Women's Foundation celebrates 20 years -- and unveils ambitious plan for the future

The Women’s Foundation for a Greater Memphis celebrated its 20 year anniversary at its annual Tribute Luncheon on May 1 and Legends Award Reception on April 23. Noted director, choreographer, and educator Debbie Allen served as keynote speaker for the luncheon. At the Legends Awards Reception the organization honored its founders and founding Board of Directors.

Over 1,600 people converged on the Cook Convention Center for the sold out luncheon. Philanthropist, director, choreographer, and educator Debbie Allen served as the keynote speaker, and attendees were surprised with a performance from singer Jennifer Holiday. Allen also spoke to high school girls from around the city at the Youth Leadership Forum that was a part of the luncheon events.  

The mission of the Women's Foundation is to encourage philanthropy and foster leadership among women, and support programs that enable women and children to reach their full potential. The foundation provides financial support and technical assistance for local nonprofit organizations and supports programs through grant making, advocacy, and research.

The Legends Awards honorees were also recognized at the Tribute Luncheon.

The Legends Award Reception was held April 23 at the The Columns at One Commerce Square. Founding members and board members of the organization were recognized together through a commemorative work of art that will be installed in the Hall of Legends at Baptist Memorial Hospital for Women.

During the reception, WFGM also honored the recipients of the first leadership award given in 1997, the Mertie Buckman Mentor Award.

“Because of our founders’ foresight and selfless commitment, 20 years later, the Women’s Foundation continues to serve as an agent for change in creating a community of well-being and prosperity,” said Andrea Beinstock, Board Chairwoman of the Women’s Foundation for a Greater Memphis.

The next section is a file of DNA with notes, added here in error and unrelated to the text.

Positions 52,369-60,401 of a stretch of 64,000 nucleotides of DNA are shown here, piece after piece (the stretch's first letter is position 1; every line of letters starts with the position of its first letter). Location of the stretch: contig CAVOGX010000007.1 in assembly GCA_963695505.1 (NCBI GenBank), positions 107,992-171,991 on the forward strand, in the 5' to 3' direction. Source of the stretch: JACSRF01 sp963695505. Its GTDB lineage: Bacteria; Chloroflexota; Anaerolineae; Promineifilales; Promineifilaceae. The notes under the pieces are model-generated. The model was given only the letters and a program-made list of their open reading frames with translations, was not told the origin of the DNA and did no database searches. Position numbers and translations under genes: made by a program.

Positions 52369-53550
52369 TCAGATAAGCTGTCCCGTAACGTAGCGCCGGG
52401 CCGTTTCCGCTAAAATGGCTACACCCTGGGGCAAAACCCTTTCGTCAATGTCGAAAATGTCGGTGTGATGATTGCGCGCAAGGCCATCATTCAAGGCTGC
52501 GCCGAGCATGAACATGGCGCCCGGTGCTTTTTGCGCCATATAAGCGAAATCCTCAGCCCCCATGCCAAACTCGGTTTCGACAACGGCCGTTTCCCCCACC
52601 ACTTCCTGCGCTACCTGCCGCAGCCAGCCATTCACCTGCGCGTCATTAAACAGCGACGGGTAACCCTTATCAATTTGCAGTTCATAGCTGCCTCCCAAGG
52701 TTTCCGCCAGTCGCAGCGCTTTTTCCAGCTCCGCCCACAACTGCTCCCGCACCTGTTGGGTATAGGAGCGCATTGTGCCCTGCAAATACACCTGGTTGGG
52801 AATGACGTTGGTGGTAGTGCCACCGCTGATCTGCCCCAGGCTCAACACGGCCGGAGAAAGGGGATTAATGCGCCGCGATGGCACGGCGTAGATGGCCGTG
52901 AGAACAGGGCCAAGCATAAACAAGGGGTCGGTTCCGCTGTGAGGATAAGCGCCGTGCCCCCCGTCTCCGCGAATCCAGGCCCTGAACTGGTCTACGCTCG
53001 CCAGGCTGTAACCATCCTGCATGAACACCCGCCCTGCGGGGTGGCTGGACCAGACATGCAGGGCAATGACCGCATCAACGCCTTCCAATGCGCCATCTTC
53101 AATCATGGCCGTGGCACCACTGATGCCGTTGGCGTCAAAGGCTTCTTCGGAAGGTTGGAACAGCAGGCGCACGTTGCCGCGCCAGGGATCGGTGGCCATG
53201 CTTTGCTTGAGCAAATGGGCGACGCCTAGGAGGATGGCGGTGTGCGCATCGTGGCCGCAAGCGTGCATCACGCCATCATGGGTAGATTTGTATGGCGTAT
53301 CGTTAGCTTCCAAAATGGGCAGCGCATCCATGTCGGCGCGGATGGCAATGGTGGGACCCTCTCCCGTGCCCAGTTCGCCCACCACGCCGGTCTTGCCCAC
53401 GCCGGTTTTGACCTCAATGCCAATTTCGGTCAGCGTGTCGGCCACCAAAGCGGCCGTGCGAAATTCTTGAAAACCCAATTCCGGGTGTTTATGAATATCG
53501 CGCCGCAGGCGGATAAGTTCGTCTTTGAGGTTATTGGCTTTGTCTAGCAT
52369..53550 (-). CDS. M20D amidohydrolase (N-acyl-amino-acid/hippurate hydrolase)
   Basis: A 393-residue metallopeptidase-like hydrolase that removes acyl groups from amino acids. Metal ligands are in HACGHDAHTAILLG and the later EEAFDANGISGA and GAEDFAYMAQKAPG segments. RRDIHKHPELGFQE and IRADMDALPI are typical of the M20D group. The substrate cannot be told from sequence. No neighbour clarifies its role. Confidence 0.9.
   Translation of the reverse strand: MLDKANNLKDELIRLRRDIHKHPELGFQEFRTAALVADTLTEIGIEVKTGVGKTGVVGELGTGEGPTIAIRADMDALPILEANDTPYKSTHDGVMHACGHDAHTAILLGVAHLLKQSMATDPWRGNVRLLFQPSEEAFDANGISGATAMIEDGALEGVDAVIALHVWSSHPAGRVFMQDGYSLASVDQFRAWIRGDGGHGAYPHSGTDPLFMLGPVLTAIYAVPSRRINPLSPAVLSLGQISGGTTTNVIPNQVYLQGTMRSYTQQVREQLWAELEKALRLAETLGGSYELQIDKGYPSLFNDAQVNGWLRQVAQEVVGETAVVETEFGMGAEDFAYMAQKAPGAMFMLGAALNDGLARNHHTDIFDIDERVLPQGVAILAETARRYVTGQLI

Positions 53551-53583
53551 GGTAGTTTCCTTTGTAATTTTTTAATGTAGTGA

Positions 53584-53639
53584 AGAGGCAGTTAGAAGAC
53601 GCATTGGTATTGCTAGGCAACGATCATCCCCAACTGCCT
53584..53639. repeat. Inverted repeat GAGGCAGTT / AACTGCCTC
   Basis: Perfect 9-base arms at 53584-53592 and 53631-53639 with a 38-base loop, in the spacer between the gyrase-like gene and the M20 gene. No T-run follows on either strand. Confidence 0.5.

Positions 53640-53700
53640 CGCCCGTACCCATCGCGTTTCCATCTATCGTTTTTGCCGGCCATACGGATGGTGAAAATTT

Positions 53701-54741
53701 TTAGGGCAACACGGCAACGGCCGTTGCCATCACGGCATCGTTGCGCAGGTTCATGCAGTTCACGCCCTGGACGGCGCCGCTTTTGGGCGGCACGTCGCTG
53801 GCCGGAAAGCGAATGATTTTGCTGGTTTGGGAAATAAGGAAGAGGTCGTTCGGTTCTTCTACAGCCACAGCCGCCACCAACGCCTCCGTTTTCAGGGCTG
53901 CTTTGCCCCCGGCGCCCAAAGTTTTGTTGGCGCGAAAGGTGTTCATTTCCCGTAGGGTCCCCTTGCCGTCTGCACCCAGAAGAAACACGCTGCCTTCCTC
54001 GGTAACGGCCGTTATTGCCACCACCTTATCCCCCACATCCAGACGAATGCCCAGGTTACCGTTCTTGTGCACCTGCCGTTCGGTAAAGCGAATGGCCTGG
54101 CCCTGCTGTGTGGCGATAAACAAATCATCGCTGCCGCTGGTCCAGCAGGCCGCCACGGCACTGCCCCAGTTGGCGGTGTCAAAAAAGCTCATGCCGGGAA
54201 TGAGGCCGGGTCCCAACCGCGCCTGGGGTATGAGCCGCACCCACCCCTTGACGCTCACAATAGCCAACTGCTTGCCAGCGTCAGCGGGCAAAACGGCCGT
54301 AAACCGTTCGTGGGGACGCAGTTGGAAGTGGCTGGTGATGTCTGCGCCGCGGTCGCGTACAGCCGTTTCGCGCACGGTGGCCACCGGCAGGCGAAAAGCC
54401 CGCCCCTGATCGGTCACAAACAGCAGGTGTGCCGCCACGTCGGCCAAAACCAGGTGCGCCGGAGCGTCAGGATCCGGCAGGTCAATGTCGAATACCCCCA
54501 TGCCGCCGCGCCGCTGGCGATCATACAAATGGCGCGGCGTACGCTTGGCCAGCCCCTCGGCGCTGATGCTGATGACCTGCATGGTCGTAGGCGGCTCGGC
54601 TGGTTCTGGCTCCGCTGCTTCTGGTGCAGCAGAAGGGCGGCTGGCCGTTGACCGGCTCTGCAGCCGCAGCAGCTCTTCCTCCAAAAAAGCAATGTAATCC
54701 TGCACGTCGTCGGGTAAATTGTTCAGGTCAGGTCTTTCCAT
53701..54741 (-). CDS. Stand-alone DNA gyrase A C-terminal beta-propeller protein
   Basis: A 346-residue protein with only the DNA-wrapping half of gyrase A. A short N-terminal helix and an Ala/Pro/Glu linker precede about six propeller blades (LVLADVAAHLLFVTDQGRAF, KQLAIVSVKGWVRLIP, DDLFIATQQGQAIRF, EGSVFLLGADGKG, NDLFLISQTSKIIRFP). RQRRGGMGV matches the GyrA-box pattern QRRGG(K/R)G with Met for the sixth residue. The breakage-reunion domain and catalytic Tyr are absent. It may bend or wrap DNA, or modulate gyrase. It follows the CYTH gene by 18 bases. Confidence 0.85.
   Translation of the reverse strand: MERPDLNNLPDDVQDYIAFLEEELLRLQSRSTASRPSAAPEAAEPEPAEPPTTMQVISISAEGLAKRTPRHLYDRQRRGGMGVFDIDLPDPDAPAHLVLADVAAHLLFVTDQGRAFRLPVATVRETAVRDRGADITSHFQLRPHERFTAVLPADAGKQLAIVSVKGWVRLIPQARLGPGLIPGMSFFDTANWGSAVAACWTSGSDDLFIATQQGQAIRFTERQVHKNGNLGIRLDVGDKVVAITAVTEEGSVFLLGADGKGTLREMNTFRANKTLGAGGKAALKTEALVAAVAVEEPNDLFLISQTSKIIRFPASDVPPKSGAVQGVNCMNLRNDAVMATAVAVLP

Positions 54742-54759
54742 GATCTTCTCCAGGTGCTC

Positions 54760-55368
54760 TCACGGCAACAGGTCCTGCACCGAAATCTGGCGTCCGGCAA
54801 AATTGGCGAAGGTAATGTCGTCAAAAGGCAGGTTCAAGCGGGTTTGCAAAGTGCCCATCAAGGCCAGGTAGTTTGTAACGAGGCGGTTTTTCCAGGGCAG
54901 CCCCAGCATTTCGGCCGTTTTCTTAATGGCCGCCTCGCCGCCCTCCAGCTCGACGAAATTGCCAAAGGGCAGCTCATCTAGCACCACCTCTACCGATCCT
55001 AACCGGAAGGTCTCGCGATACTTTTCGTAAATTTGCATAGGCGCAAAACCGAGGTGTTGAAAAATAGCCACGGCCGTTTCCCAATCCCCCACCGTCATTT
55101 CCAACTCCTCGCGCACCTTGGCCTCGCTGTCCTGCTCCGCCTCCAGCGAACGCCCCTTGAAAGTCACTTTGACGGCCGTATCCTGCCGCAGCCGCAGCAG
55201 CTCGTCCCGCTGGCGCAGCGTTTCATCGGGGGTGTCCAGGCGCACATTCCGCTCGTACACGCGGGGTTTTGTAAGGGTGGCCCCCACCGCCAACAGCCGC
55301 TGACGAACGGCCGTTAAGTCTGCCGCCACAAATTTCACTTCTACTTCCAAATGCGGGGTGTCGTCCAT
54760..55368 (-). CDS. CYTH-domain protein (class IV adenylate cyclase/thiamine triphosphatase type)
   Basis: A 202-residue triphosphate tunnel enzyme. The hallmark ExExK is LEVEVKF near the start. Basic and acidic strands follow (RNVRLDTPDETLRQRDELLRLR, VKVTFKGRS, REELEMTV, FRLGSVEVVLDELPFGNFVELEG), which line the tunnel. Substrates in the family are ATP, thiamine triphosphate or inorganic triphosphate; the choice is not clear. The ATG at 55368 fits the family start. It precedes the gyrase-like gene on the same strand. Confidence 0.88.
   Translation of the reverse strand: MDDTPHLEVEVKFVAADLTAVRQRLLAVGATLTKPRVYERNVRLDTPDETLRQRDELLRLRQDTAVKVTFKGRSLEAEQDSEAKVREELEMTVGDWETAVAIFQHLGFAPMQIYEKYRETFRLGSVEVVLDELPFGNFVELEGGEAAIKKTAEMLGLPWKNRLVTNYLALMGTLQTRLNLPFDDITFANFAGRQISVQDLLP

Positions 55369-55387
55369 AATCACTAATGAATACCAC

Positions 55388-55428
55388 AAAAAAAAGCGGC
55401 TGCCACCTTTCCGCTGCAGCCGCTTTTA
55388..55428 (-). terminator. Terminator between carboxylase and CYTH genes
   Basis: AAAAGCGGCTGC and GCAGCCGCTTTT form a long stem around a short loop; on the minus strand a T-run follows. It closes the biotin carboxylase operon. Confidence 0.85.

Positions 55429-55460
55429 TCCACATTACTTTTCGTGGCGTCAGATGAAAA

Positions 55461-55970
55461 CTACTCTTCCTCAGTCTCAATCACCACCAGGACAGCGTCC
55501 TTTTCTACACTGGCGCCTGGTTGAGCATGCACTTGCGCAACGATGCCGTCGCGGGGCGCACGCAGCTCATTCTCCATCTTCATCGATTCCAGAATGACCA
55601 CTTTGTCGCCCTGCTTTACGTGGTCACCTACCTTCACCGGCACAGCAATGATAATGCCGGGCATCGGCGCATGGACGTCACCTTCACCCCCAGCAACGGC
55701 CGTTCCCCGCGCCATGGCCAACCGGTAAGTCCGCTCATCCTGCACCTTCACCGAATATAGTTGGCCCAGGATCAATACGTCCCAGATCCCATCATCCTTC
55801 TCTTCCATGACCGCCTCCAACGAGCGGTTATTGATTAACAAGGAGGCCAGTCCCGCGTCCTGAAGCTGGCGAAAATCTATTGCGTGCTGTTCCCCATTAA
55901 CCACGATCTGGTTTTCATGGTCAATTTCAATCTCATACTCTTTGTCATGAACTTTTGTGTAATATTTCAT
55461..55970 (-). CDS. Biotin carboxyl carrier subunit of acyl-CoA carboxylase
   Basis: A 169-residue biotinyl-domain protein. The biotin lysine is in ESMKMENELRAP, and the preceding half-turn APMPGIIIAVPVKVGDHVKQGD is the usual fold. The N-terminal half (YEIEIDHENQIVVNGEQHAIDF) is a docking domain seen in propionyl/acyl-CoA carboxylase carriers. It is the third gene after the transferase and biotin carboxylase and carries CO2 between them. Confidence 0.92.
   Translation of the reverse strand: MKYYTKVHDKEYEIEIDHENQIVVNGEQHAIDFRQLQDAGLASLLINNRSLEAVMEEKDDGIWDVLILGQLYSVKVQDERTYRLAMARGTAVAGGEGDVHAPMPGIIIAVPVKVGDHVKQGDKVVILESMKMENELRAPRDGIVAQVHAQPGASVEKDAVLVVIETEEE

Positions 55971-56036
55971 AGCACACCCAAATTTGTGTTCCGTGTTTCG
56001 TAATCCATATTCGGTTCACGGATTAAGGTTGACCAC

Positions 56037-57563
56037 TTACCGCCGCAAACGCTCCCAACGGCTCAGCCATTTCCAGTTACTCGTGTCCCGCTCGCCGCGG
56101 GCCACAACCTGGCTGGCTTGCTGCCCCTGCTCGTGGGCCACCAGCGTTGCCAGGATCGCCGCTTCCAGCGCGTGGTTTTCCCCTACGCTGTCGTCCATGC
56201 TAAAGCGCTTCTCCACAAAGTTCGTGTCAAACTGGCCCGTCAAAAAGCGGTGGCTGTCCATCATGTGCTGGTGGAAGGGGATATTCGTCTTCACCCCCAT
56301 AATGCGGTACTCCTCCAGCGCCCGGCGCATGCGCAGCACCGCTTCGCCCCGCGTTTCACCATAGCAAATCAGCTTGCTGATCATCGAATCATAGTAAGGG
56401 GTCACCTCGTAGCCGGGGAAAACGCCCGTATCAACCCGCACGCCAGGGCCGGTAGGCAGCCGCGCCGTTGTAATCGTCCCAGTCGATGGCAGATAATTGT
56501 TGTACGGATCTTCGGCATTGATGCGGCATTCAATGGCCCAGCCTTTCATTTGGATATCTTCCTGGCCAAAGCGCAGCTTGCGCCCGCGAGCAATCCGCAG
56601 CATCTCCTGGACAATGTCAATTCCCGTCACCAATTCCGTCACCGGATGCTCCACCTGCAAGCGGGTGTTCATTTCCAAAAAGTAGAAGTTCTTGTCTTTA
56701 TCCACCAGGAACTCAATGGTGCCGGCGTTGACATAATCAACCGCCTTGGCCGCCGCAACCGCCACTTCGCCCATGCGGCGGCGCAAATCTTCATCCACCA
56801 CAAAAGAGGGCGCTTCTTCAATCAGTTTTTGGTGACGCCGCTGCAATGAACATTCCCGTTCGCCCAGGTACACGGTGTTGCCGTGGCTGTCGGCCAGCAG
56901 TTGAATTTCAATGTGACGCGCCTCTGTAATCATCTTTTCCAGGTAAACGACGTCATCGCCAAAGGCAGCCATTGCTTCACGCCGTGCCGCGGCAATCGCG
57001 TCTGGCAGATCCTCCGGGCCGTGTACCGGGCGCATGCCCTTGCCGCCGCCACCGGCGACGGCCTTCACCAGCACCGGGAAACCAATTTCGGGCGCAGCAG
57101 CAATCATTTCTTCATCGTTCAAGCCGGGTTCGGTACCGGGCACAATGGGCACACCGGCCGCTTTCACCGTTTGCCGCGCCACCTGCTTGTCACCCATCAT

At the Tribute Luncheon, Susan Stephenson, President of Independent Bank and Board Member of WFGM's, unveiled the organization's “Vision 20/20”: a plan to reduce poverty one percent per year for the next five years in the city, with a focus on South Memphis zip code of 38126 (the area directly south of the FedExForum). The zip code is the poorest in the city.

Five core strategies for the 20/20 plan were outlined:
  • To support families in securing resources to meet their basic needs
  • To equip residents with marketable job skills to gain living wage employment
  • That all children age 0-5 living in the 38126 zip code will be prepared to enter and learn in kindergarten 
  • To develop positive outcomes in youth that include competence, confidence, connection, and character
  • To help families gain the financial education skills to help them reduce poverty
The plan calls for the foundation to raise $9.5 million to accomplish the task, and with a $500,000 donation from The Hyde Family Foundation and another from FedEx, they are well on their way. In addition to money garnered from ticket sales, the foundation also received donations during the event. The Hyde Family Foundation issued a match for donations given during the luncheon–donations up to $499 were tripled and donations over $500 were doubled.

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Read more articles by Elle Perry.

A native of Memphis, Elle Perry serves as coordinator of the Teen Appeal, the Scripps Howard city-wide high school newspaper program. 

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